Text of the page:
MT. KISCO, N.Y. -- Westchester County synagogue members are rallying behind their custodian who is an undocumented immigrant and sits in an upstate jail awaiting an immigration hearing.
"Armando in every sense he was one of the good guys. He is one of the good guys," Bet Torah president Carol Siege said.
Pictures of Armando Rojas are plastered all over the Mt. Kisco synagogue. He worked as a custodian there for 20 years. The community was devastated to learn that last February as he ate at a restaurant with his family, a fight broke out. He was swept up in it and but according to his attorney he was exonerated.
Still, Immigration and Customs Enforcement was called.
Rojas crossed illegally about 30 years ago. And ICE records show he had a deportation order from 25 years ago but never left.
ICE said, "... his voluntary departure order became a final order of removal, and he became an ICE fugitive."
Weeks after Rojas was taken into custody, he was sent back to Mexico.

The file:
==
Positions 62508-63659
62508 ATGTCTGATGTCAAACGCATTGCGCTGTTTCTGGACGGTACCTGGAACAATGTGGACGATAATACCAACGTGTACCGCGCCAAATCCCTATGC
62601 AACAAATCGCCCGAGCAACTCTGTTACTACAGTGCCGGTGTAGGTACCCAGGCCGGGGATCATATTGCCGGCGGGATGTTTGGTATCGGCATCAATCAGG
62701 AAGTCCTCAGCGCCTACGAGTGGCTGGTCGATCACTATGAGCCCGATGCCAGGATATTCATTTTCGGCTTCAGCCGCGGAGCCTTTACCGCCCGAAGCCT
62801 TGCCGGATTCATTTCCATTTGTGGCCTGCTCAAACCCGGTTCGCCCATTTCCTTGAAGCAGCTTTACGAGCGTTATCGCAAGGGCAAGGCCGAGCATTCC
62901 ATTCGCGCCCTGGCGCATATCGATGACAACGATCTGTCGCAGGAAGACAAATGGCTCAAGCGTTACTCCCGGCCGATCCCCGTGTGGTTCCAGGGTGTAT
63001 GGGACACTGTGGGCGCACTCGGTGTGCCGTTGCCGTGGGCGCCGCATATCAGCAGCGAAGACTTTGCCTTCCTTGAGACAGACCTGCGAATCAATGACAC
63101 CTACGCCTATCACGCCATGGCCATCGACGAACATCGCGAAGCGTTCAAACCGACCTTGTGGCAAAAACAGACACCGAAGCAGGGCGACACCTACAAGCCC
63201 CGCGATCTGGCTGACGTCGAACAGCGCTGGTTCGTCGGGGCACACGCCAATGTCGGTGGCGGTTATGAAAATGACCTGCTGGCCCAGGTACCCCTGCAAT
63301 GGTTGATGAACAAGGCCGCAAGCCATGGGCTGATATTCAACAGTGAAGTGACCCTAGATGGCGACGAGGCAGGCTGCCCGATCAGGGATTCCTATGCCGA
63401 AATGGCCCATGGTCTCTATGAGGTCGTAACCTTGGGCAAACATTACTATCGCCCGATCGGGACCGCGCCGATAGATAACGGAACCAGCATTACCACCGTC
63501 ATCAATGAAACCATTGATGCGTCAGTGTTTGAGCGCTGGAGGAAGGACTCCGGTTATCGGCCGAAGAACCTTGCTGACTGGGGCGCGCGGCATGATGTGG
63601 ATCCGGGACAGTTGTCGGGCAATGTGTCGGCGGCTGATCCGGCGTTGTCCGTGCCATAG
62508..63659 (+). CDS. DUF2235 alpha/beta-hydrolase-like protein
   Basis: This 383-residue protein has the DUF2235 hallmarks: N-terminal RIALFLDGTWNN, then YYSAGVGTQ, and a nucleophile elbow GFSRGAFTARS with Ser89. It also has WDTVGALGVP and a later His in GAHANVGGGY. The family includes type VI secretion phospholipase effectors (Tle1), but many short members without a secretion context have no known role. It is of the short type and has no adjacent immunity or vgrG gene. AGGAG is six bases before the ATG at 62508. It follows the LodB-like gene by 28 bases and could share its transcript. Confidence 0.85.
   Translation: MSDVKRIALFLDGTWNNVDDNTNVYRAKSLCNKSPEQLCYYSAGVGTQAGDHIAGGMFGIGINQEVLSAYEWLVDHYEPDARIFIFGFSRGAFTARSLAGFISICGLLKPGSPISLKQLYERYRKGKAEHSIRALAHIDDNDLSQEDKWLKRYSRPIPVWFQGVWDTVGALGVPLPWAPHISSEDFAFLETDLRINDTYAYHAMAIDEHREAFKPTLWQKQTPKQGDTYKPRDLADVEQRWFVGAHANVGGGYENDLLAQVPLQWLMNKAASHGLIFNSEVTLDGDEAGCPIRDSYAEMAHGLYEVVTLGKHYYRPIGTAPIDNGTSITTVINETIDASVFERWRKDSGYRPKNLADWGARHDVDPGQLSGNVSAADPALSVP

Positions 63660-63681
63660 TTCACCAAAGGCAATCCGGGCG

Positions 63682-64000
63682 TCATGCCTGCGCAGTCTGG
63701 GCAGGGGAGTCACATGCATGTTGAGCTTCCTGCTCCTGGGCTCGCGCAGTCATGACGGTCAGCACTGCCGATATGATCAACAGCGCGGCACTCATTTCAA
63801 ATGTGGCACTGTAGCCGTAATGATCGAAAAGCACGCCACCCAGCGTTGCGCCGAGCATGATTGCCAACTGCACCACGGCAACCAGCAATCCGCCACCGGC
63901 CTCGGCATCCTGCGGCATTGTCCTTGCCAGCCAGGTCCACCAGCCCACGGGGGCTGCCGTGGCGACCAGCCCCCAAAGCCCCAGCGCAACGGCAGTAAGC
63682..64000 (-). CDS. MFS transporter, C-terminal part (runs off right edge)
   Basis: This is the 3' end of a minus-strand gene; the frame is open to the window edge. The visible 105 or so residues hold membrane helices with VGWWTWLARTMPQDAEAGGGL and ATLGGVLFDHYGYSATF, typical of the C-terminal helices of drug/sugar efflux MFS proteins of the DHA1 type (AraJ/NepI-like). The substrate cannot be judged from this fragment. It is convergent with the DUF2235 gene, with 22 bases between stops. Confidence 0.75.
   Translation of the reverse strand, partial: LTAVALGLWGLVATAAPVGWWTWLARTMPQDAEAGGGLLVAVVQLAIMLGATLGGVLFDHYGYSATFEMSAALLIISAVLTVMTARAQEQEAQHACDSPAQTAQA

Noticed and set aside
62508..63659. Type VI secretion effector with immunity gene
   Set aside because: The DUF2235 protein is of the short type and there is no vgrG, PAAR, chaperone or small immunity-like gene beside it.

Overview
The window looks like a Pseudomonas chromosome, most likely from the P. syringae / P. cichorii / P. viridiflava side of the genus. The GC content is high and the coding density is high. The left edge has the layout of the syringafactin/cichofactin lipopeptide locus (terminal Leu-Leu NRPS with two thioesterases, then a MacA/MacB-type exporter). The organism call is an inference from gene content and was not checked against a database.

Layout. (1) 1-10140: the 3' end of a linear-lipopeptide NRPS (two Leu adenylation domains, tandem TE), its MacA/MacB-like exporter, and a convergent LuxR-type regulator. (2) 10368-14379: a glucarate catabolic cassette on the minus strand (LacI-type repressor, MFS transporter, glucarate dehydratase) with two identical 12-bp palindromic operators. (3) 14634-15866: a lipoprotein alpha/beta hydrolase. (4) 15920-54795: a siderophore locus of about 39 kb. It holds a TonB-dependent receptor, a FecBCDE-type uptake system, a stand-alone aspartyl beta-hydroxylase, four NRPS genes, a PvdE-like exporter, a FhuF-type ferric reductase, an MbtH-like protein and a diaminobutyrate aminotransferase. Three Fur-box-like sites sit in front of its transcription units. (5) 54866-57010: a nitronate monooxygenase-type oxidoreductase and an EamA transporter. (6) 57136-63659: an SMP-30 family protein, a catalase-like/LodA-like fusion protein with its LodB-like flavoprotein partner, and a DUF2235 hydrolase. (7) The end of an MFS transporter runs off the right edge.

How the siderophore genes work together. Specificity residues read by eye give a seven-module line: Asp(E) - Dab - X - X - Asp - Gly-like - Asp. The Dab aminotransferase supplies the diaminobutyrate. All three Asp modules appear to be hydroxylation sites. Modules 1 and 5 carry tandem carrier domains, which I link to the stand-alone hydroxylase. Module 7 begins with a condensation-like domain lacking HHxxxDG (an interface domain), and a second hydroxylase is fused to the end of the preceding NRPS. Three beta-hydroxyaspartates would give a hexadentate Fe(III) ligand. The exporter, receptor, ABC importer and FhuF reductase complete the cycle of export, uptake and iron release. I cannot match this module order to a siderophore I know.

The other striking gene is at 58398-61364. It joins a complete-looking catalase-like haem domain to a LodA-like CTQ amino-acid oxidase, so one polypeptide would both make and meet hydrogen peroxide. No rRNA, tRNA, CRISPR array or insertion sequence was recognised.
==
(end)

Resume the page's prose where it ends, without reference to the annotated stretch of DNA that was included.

"Essentially we have taken a father and an earner out of a family and destabilized them socially and economically," Rabbi Aaron Brusso said.
This has been heartbreaking for the Mt. Kisco synagogue and Rojas' family. The oldest of his two sons joined synagogue members last spring on missions to bring him home.
They walked Rojas from Tijuana back over the border so he could claim asylum.
On the second try it worked. Now he is waiting for a hearing near Albany.
According to Rojas' lawyer, a judge will rule whether he has credible fear, meaning his life will be in danger if he goes back to Mexico.
Rabbi Brusso said when Rojas was back with family in Mexico this past summer, he received threatening calls. He came to the United States decades ago after family members were murdered.
Carola Bracco, the executive director of Neighbors Link, an organization that helps undocumented immigrants, said Armando Rojas is not alone in this struggle.
"It's extremely common. So we see that, many cases where people are seeking asylum in this country. And have a very credible fear, really a gut wrenching fear of returning to their own country," Bracco said.
At the next hearing, a judge is expected to decide whether Rojas can continue his asylum claim or he will be sent back to Mexico.
Tuesday evening, Bet Torah had planned a candlelight vigil and rally to support Armando Rojas.